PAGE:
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Digital Painting Transforms South Carolina History into Art

Columbia, S.C. - The Columbia Museum of Art has acquired a giant, wall-size painting, Tatara Fire, by New York-based artist Henry Mandell. The new acquisition was commissioned by the Museum in 2013 and made possible by a generous gift from the CMA's young professionals membership affiliate group, the Contemporaries. The mural is the first digital painting to enter the collection of the Columbia Museum of Art. Tatara Fire is now on view in CMA's second-floor atrium.

"Tatara Fire is a dazzling addition to the new installation of the Museum's atrium that now displays contemporary works from the collection," says CMA Executive Director Karen Brosius. "It is exciting to have this impressive work by Mandell on view. We kindly thank the Contemporaries, under the leadership of Asheley Scott, president, and Charles Appleby, vice president, for their generosity in bringing this painting to the CMA."

Mandell employs novel techniques to create abstract paintings. He transforms the outlines of words and data gleaned from the Internet. The paintings are composed of thousands of letters that have been hand-traced, placed into fine art software, and then digitally painted by hand on a computer screen using a digital stylus brush. The artwork is then painted by a giant, ultraviolet inkjet printer using acrylic pigments. The words are intact, but the shapes have become a new visual language for the age in which we live.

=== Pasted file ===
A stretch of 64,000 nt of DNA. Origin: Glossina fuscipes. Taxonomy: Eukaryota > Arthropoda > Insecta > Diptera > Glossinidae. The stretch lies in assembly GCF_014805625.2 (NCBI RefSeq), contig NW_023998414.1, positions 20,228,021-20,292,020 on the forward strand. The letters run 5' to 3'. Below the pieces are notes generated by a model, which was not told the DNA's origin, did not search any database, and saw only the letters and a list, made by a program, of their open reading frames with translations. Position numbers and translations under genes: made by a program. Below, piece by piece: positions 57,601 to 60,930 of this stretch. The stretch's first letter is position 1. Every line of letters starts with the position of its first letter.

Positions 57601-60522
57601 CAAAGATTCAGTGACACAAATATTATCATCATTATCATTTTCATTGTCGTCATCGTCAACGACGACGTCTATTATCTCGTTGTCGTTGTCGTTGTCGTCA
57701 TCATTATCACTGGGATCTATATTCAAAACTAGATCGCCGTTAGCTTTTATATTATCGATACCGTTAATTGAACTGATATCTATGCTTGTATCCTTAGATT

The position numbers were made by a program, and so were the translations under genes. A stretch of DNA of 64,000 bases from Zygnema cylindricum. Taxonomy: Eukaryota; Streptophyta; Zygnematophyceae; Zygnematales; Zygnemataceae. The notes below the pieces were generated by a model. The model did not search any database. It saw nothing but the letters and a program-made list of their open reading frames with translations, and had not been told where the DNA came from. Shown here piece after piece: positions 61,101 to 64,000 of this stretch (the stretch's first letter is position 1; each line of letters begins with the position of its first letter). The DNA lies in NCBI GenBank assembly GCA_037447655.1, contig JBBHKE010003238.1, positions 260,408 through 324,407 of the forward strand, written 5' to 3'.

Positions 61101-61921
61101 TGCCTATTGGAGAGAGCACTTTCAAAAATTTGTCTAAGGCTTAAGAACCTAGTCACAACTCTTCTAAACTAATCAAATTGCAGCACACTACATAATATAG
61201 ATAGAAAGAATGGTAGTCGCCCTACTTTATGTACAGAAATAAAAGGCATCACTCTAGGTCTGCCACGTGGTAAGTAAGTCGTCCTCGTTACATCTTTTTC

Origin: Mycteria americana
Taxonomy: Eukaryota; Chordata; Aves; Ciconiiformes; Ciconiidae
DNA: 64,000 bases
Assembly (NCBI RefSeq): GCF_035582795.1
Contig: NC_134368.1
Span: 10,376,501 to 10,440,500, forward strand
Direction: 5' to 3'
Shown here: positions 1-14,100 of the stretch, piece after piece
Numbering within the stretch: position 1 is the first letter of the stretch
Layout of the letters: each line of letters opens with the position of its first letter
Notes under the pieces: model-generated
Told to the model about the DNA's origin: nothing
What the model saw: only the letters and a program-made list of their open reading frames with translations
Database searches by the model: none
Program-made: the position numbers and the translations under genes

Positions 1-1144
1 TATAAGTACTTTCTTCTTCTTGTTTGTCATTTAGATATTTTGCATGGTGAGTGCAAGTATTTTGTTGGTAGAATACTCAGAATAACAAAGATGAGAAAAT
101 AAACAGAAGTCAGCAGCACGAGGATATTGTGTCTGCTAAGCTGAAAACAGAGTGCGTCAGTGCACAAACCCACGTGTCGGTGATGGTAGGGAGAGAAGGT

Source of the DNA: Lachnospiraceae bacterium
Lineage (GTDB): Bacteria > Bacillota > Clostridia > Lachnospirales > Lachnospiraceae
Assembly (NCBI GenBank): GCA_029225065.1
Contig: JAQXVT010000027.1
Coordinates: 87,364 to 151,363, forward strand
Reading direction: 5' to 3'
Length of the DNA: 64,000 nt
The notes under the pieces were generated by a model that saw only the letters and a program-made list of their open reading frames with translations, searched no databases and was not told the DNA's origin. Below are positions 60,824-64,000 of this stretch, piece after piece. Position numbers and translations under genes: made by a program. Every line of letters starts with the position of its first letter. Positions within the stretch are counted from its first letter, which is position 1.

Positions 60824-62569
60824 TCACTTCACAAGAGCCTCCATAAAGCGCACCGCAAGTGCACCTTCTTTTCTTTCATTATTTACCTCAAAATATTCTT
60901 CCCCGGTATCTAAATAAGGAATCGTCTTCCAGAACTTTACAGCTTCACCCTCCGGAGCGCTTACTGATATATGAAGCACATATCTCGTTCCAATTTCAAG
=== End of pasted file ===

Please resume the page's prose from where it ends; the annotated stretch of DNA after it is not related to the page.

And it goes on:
"It is a deep honor to receive this commission and be a part of the wonderful collection of the Columbia Museum of Art," says Mandell. "As a part of my series that looks at the theme of transformation through fire, this painting reflects the history of Columbia nearly 150 years ago when the city was burned and changed forever. My work, although abstract in appearance, interprets more than 10,000 letters and words relating to the history of the city."

Each colorful line in the work is a letter from stories of the historic burning of Columbia, as well as the ancient Japanese art of crafting jewel steel from ash and charcoal to make Samurai swords. A tatara is a large ancient Japanese kiln, or forge, built out of clay with an open top capable of smelting very pure steel from iron sand gathered from a volcanic site, mixed and melted with carbon charcoal. Beginning 1,000 years ago and peaking around the 1400s, artisans who had no technical tools were able to transform these raw materials into a pure form of steel that rivals any produced today in beauty, strength, and purity. Mandell researched the geographical coordinates of sites in Columbia that were destroyed, as well as those that were damaged, but survived, in the historic fire at the end of the Civil War. Text and data from this transformative event in Columbia's history were wedded to the story of the steel being made in the tatara-something beautiful and strong resulting from something that was melted by fire.

Words and data are part of the artist's palette. In this regard, the work is also about information as image. This highly individualized treatment of source material combines lines and colors into a rich visual metaphor about unleashing energy. The final artwork no longer refers to the literal flow of words, yet contains the vestige of their structure. "Meaning becomes tangled and repurposed into the visual language of abstract painting," says Mandell.

For a biography of the artist and to see more of his work, visit henrymandell.com

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